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Saturday, September 13, 2014

The Illusion of Progress

Sometimes it seems that the world is getting warmer and warmer, This summer, for a while, it looked that way to me. And then one day it got very cold, and the wind blew, and it rained, and everything was wet and dreary.

We have had some very hot days recently, almost unseasonably hot. But yesterday when I went for a walk in the pasture, there were no bumblebees on the thistle flowers, only cold little droplets of rain. It was so cold, I had to wear a jacket. What happened to the weather?

Even the spiders could no longer ply their trade. Their delicate little webs were full of sparkling droplets, looking like rare jewels in the dreary light.

The goldenrod, till now unnoticed, seemed to shine out against its dull surroundings.

 If I did not know any better, I would say the world was coming to an end! But then I remembered that it's almost fall. And nature works in cycles. And so it's actually going to be okay. These things are supposed to be happening. Summer will come again, but first we have to get through fall, winter and spring.

Is the globe getting warmer? It's entirely possible. And that trend will continue,  until the next ice age! Our planet lives on cycles. Some of the cycles are small, like day and night. Some are bigger, like the seasons. And some are bigger still, so big that you can't even observe them in a single lifespan.

You can watch the days grow brighter and longer and project that trend far, far into the future and call that progress, and then be totally undone when growth and warmth come to a screeching halt. Or you can recognize that it's a cycle. Unlimited growth is not possible. Growth and decay come each in its turn.

But there is even more at play here. Unlimited growth with limited resources is not possible. There are conservation laws in place. More of one thing always means less of something else. Reduce infant mortality and you get more abortions. Raise more cattle and you get fewer wolves. Start to use tools to enhance your prowess, and your muscles will shrink. It's not progress. It is this for that. There's an equilibrium in place that you cannot escape.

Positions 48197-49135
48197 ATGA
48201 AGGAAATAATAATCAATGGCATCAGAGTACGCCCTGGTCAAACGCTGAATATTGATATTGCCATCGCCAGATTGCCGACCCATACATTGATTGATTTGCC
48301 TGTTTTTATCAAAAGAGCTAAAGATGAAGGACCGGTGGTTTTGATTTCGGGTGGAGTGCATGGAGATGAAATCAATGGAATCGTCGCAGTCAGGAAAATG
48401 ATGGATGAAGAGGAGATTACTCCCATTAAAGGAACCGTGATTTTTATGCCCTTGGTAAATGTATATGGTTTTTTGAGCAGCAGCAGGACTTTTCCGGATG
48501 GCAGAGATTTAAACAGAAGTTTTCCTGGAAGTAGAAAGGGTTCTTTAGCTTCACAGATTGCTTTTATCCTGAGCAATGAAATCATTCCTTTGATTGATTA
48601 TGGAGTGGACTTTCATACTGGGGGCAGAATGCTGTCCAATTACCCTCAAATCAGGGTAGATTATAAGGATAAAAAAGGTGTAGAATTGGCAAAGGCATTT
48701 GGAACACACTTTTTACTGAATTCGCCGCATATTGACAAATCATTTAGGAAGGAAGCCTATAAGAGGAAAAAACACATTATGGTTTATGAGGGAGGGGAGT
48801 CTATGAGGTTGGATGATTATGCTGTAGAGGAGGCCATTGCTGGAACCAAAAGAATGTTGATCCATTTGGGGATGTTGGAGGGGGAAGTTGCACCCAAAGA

Bow can crack a hazelnut with his teeth. That's because he comes from a long line of beings that use their teeth as weapons and as tools and who have not resorted to nutcrackers or swords. Yes, I know that really big nuts are cracked on stones by resourceful chimpanzees, and that they can use sticks as weapons. But by and large their failure to develop a higher technology has left their bodies strong. We come from a common source. We, too, used to be that strong. We did not develop technology to make up for our physical inferiority. We lost our prowess when we started relying on implements. The selective pressure was lifted, so weaker individuals were not eliminated.

Should we choose one path, or should we choose another? Is there one way that leads to heaven and the other to hell? Does eating from the tree of knowledge cast us out of paradise? Or is it simply that there is a natural price for every choice we make?

There are conservatives who think everything should stay the same all the time. There are progressives who think we should have endless progress. They are both wrong. What we have always had, and always will have, is cycles.

We can change certain aspects of the way we live, and in so doing, we change ourselves. We can sometimes have more of one thing, if we are willing to have less of something else. Less of  natural disease means more of  genetic degeneration. More prosperity means less wilderness. More security means less freedom. We can change our preferences, but we can't change the laws of the universe.

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